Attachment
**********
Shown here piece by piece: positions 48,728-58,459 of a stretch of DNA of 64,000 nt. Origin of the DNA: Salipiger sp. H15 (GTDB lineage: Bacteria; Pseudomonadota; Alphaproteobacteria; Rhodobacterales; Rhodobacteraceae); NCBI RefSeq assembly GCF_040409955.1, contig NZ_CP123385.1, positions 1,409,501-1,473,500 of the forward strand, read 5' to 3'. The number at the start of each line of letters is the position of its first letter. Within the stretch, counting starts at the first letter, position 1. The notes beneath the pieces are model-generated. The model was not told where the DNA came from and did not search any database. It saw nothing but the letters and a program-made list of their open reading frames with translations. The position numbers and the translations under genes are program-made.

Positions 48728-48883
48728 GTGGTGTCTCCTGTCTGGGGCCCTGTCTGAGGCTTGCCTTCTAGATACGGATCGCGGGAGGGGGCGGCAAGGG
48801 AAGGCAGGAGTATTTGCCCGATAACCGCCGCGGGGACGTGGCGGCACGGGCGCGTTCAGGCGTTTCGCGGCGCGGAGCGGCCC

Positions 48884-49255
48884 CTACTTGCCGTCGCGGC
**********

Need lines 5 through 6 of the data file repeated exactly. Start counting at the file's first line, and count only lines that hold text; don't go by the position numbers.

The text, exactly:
Positions 48884-49255
48884 CTACTTGCCGTCGCGGC